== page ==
Demand Side Substitutability • The classical play back devices (CD and DVD players) are not a substitue for Media Players*. They do not have the same demand. • Media Players with similar functionalities are the only products competitive to WMP** Consumers want a media player wich is able to play and stream audio and video files. So, there is not substitutability in both ways.
Supply Side Substitutability* • To develop, innovate and promote a new media player, including codecs, formats and media streaming technology, significant investments in terms of research, development and promotion are needed. • Market entry is difficult** • The network effects make that there are barriers to entry for new firms
Conclusion Media Player Market • Because there are no subsitutions, neither on demand nor supply side, the market for streaming media players is a relevant product market in this case.
Geographical market* • For PC operating system, work group server OS and media player, the relative geographical market is world-wide.**
Dominant Position Legal background and application to Microsoft Case
Overview • The General provisions set out in Articles 2 and 3 EC Treaty • Article 82 and a general definition of Dominant position • The dominant position in the case of Microsoft
General provisions set out in the EC Treaty (i) • Article 2 of the EC Treaty; The Community shall have as its task, by establishing a common market and an economic and monetary union and by implementing common policies or activities referred to in Articles 3 and 4, to promote throughout the Community a harmonious, balanced and sustainable development of economic activities, a high level of employment and of social protection, equality between men and women, sustainable andnon-inflationary growth, a high degree of competitiveness and convergence of economic performance, a high level of protection and improvement of the quality of the environment, the raising of the standard of living and quality of life and economic and social cohesion and solidarity among Member States.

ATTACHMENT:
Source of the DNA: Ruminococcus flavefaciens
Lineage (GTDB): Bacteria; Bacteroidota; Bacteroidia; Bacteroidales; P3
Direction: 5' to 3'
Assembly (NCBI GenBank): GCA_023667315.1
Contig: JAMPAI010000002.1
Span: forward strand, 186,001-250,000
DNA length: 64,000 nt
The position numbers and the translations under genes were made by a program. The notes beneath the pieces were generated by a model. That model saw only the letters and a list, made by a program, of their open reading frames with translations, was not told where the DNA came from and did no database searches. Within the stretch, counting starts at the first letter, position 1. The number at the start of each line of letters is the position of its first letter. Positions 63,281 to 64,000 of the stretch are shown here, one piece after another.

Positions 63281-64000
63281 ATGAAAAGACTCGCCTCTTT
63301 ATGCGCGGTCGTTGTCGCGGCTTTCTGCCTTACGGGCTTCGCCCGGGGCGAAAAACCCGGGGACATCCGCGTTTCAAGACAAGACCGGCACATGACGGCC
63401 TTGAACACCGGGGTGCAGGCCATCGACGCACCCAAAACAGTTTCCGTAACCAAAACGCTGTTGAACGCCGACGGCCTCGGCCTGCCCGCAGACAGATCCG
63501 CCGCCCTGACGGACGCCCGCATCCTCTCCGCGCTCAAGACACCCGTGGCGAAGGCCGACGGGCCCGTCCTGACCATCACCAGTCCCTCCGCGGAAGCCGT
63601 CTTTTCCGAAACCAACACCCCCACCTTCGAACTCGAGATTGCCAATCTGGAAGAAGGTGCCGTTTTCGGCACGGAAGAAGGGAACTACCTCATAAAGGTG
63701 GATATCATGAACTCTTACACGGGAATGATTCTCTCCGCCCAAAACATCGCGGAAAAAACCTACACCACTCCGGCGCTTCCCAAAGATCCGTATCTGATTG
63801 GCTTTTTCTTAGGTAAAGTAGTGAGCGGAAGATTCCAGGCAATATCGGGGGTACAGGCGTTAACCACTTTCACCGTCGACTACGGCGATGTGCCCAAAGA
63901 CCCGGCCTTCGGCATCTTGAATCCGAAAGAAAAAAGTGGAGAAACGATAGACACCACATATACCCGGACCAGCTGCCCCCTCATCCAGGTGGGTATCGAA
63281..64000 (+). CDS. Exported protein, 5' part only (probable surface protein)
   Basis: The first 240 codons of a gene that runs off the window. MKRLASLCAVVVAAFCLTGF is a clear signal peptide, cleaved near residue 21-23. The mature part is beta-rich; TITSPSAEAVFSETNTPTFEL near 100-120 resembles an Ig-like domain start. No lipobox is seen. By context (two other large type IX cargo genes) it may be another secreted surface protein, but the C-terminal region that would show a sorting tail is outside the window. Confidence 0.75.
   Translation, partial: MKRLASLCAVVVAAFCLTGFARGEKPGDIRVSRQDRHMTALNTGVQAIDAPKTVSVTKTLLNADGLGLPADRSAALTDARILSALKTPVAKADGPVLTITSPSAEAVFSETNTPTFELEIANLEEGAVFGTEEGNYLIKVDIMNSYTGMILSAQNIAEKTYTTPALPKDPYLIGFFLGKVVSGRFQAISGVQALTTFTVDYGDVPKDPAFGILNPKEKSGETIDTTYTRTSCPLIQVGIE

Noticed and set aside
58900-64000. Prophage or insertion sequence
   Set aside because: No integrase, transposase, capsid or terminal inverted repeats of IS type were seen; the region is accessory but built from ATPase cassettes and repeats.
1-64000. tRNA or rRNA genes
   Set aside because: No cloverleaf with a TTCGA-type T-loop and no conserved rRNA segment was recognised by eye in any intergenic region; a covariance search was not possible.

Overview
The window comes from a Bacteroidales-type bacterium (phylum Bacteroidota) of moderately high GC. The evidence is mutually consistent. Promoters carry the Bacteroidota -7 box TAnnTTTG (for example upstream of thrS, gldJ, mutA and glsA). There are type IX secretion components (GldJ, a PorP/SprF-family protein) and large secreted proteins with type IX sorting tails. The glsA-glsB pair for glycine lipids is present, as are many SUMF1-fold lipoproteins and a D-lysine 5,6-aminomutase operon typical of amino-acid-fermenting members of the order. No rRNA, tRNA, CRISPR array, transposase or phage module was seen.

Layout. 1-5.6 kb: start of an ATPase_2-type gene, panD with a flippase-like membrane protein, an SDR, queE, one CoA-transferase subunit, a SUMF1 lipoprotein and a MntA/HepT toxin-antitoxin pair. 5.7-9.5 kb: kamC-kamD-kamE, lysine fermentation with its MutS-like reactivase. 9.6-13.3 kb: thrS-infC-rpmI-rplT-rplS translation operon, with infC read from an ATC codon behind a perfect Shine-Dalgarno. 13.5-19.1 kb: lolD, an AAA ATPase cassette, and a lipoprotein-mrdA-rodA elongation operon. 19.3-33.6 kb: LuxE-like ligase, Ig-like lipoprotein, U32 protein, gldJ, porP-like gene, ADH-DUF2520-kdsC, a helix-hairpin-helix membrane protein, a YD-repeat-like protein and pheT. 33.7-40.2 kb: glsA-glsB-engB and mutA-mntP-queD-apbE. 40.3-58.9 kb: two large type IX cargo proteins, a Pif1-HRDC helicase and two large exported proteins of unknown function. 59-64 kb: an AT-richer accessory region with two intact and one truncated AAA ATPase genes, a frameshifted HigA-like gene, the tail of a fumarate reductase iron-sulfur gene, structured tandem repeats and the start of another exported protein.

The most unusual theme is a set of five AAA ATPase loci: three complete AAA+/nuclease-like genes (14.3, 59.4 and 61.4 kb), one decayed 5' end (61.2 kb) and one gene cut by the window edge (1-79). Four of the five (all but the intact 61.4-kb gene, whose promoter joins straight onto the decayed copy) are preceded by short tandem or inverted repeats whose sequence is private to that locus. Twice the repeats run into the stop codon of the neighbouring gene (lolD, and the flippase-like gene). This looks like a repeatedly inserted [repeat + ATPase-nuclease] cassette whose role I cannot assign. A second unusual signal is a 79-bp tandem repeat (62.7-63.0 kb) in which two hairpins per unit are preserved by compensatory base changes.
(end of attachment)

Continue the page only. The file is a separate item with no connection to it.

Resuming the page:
The General provisions set out in The EC Treaty (ii) • Article 3(g) of the EC Treaty; • For the purposes set out in the Article 2, the activities of the Community shall include, as provided in this Treaty and in accordance with the timetable set out therein: (g) A system ensuring that competition in the internal market is not distorted
They both serve the principals set out in Articles 2 and 3 of The EC Treaty Article 82 impose “special responsability” on companies with dominant position, while Article 81 doesn’t. Relationship between Articles 81 and 82
Article 82 • Safeguards Article 3 (g) by prohibiting abuse of dominant position; “establishing a system ensuring that competition in the internal market is not distorted by firms holding a dominant position”
The two objectives of Article 82 • To protect the degree of competition in a defined market, and therefore its customers and, • To ensure fair play between the companies in this defined market
Definition of a dominant position Article 82 does not provide for a definition “Firms holding a substantial amount of market power in one or more of the markets in which they operate”1 • List in Article 82 is only indicative • Therefore the ECJ states that; “any kind of behaviour by a dominant undertaking that appreciably distorts competition or exploits customers in the market in question”.